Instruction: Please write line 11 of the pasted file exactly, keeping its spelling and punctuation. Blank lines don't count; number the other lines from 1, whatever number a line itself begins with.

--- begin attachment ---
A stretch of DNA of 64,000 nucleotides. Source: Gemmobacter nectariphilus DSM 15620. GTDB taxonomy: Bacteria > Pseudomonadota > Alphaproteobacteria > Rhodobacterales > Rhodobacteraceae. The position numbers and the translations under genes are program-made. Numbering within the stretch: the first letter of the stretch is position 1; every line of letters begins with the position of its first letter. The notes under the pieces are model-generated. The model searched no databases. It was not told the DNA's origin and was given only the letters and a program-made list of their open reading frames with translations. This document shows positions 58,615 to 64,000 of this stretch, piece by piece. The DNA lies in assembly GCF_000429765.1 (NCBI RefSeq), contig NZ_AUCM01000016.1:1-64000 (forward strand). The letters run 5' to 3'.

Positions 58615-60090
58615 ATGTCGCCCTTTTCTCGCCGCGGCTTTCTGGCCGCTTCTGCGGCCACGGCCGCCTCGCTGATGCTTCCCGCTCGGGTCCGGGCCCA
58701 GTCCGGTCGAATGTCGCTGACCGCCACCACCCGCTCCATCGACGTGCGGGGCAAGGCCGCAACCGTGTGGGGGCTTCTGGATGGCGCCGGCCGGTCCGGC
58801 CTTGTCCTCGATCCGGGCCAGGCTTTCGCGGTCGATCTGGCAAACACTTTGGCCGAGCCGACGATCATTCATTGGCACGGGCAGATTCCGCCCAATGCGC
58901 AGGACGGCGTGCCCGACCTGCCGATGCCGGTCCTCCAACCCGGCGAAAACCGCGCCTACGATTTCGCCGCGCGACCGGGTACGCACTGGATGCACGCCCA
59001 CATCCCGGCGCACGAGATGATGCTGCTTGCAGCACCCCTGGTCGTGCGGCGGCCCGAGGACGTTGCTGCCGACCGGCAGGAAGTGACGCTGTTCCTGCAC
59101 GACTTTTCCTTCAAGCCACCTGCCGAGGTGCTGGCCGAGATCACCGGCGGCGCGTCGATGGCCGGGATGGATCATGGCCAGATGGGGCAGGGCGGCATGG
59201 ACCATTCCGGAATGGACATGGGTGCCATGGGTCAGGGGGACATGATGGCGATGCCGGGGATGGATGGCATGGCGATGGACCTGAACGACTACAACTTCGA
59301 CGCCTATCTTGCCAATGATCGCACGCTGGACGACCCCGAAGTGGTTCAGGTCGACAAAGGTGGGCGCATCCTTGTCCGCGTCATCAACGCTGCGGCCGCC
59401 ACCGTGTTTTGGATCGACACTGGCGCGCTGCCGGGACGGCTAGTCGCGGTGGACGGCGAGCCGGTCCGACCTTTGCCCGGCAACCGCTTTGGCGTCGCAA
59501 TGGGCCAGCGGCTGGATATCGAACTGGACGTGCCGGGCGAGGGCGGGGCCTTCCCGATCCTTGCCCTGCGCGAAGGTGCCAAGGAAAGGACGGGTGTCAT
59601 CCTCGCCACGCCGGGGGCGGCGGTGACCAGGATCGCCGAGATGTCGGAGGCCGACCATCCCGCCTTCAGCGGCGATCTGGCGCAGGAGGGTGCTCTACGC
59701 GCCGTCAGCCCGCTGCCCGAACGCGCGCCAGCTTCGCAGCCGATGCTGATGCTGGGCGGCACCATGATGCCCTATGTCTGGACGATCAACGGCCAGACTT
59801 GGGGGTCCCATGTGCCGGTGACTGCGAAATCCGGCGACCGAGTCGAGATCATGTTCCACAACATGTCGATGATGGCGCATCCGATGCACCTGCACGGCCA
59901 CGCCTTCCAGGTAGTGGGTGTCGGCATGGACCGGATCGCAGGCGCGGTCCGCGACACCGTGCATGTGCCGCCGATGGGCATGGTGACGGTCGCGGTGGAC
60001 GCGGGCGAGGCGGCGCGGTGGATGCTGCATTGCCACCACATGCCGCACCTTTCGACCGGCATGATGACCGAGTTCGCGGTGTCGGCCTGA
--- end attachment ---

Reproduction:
59401 ACCGTGTTTTGGATCGACACTGGCGCGCTGCCGGGACGGCTAGTCGCGGTGGACGGCGAGCCGGTCCGACCTTTGCCCGGCAACCGCTTTGGCGTCGCAA